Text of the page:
Did you know that drip systems put out VERY LITTLE water at one time? Drip emitters either put out as little as 1/2 gallon and up to 4 gallons of water per hour. This depends on which emitter was purchased and installed. If you are not putting enough water on your plants at each watering then they will stress. Yes, we had been in a drought and need to cut back but if you aren’t using water in the landscape to it’s full potential then you are still just wasting it.
How much water are you putting on your plants?
Let’s take a 1 gallon emitter (for simplicity’s sake) and say you are running it for 10 minutes. If you divide 128 ounces (# of ounces in a gallon) by 6 (60 minutes in an hour/minutes ran) you will get the number of ounces you are putting on your plant. In this case is merely 21 ounces IF the drippers are not clogged. While this may be enough for annuals and smaller perennials, this is not enough for anything bigger such as shrubs and trees.
You still say “I am supposed to reduce my water use. How does this help?”
Start by INCREASING the length of your drip irrigation cycles. Doing so, INCREASES the depth the water penetrates. Which INCREASES deep soil moisture where it does not evaporate and is available to roots longer. Which then INCREASES the TIME between waterings which ultimately DECREASES the amount of water used!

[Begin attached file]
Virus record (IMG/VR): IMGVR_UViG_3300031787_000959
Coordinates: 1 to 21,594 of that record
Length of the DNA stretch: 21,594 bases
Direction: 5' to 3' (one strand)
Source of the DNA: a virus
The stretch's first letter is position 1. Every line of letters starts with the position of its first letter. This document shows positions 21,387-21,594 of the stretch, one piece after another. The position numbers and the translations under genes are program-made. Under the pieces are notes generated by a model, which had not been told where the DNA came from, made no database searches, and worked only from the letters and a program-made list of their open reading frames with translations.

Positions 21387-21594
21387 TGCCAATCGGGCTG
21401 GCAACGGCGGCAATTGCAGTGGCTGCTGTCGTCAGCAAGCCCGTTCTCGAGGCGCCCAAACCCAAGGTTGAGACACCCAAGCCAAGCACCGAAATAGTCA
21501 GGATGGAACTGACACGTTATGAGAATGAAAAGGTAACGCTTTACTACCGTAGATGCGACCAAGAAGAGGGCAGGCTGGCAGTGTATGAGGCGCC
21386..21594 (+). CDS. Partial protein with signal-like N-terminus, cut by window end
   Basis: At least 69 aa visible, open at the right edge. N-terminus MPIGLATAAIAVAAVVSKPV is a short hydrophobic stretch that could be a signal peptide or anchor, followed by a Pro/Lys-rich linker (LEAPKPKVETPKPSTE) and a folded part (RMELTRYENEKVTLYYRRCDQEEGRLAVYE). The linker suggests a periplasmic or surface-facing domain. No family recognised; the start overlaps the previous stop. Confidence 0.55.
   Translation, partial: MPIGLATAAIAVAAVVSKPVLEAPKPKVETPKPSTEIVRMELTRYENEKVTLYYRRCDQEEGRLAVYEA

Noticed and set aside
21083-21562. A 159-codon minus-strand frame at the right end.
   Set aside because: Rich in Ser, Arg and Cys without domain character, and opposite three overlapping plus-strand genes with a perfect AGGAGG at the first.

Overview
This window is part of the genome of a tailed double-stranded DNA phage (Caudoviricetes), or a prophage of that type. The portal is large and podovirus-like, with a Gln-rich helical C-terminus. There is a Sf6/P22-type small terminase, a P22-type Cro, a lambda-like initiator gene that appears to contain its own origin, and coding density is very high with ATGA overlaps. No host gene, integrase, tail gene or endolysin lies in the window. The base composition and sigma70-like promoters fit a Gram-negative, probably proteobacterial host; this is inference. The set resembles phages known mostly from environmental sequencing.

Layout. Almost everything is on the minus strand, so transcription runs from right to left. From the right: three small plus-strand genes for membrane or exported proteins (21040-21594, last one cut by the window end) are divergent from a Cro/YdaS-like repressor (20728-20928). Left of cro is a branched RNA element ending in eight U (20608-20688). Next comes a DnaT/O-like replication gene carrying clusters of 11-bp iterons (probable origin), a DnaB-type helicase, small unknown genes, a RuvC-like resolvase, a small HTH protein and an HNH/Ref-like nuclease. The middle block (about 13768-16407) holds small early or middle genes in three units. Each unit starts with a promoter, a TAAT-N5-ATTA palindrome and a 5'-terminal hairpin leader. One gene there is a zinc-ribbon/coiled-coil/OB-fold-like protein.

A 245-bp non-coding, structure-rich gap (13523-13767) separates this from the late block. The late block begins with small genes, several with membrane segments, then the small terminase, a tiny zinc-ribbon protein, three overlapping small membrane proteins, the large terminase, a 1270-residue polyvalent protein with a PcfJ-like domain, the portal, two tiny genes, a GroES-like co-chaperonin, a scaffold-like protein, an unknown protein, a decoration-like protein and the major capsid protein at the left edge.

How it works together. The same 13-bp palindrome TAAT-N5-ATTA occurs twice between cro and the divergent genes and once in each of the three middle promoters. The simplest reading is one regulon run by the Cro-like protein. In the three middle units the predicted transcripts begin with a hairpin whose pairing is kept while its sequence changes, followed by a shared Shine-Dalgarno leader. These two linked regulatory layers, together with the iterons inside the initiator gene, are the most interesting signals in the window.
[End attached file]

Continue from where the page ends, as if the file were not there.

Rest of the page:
So maybe you don’t know how many gallons per hour your drip emitters put out. Here’s a few ways to test:
1. Get a bucket or container to catch water under just one emitter. Run the drip system for 10 minutes. Measure the amount of water in the container then multiply by 6. This will give you how much water is being put out per hour. You could also run it for 15 minutes (multiply by 4) or 30 minutes (then multiply by 2) or an entire hour and just measure the water.
2. Or skip the math. Get a container, measure 1 gallon of water into it, mark the level of the water. Pour the water out. Place the dripper into the marked container and run it for 1 hour. Lastly look at the level of water in comparison to the mark you made.
Does all that make sense?
1. Turn off the automatic timer or at least turn it back to 1 day per week. Why? The timer doesn’t know if it has rained recently. The timer doesn’t know that today is 10 degrees or more cooler than yesterday. All of this factors affect water use!
2. Check the lines frequently to make sure each dripper is running, is not clogged and there are no leaks.
3. Run the drip system for the appropriate amount of time! After doing the above exercises, if you still aren’t sure how long, just ask us! Hint: It is not how many minutes, but hours! Or read Farmer Fred’s Rant about drip systems here.